The Faintest Star

That Faintest Star

What are you going to do?
Live the Ministry of Word and Sacrament as a life of prayer.
Yes, but what are you going to do?
Yes, but what are you going to do?

I have had many conversations like this since I offered for the Methodist Ministry at the beginning of the 1990s. What does it mean to "live the Ministry of Word and Sacrament as a life of prayer"? What is involved? How can such a life be expressed in word and deed, product, attitude, behaviour and lifestyle - especially within the Methodist Church? Three centuries after the birth of John Wesley, Methodism is still pervaded by his activist spirit. What was it he said? Something about never being unemployed, never being triflingly employed? Why am I still so surprised that Methodists expect added value from their prayers? If we expect anything at all, we expect prayer to be effective. We expect to see results.

These are good questions that take seriously the centrality, difficulty and potential of prayer. If we are to invest major resources, we want some assurance as to the outcome. We do not necessarily look for an immediate return, but we do want to see evidence that the eventual outcome will be worthwhile. A similar set of assumptions underlies the endorsement, by Conference, of the 24/7 prayer initiative. Recognising the depth of our present need in a time of crisis, we are prepared to invest heavily in prayer, in the expectation that such a sacrifice of time and effort will be rewarded.

And I have no doubt that it will be. But not necessarily in the way that we might wish. For all too often when we plunge into prayer in this way, our subconscious is asking for a sign. We are feeling vulnerable and we crave reassurance. A light, a vision, a word. A message that will signal God's presence with us, point the way forward, tell us how to act. But there is no guarantee that if we do receive a word, that the message is from God. And there is a further possibility: that the prayer will do nothing but expose us to the emptiness of our illusions, leave us waiting in silence and fear.

For to pray is to follow the faintest star - a light glimpsed far off and faltering, often obscured by cloud. Our ability to see it and to respond to it, waxes and wanes according to rhythms that are not entirely under our control. Prayer is a slow journey, at once subtle and searing. When we are assailed by personal and professional challenges, or undermined by our own inadequacy, we can lose our way. The sky becomes overcast: the star disappears. We are left in a harsh place, arid and apparently infertile, where we are stripped down to thirst and hunger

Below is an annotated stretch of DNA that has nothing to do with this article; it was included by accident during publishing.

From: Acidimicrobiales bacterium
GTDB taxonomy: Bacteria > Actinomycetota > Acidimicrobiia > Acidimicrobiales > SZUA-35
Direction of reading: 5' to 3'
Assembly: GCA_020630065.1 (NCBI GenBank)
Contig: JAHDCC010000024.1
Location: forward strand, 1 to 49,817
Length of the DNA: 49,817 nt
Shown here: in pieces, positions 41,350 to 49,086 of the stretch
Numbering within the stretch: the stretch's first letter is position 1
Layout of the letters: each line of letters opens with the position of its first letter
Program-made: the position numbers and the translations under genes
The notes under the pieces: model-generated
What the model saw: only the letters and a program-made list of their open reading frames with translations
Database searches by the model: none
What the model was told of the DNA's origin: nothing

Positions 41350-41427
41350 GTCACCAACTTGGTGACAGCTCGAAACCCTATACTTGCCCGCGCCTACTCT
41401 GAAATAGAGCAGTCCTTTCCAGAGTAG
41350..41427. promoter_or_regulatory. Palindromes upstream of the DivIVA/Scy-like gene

At such times, our instinct is to seek another form of prayer that will refresh us, or even to give up on prayer altogether. The best response is counter-intuitive: to go even deeper into the desert. To accept deprivation and to see how desert is forcing us to be honest about our questions, needs and fears. By day, we can only endure: the heart sleeps through the hours in a cave or in the shadow of a rock, for the heat is almost unbearable. We travel by night through the freezing dark, because then the sky is clear and patterned with stars. We cannot see what is lying at our feet, so we lift our eyes to the heavens, and trusting what we see there, we are drawn back to the road.

Prayer commits us to the journey, whether or not we can see where it is taking us. The hardest thing is staying on the road. For not only is the sky is obscured by illusion and anxiety; we can be led into darkness by God's own intent. The purpose of this "dark night of the soul" is that we learn to trust in God, and in God's love for us, in all circumstances. All circumstances. Even when it seems to us that God is the destroyer of all we hold dear.

In periods such as this, it can seem to others, even to ourselves, that we are not praying at all. In fact, our prayer is our willingness to trust God more, and with more and more of ourselves. All vision, understanding or light have gone. What remains is our thirst. "We will go by night to seek the source of life; thirst alone will be our light," wrote St John of the Cross.

Because it is essential to the life of prayer. Faith-building for the journey of prayer.

What am I doing? Following that star.

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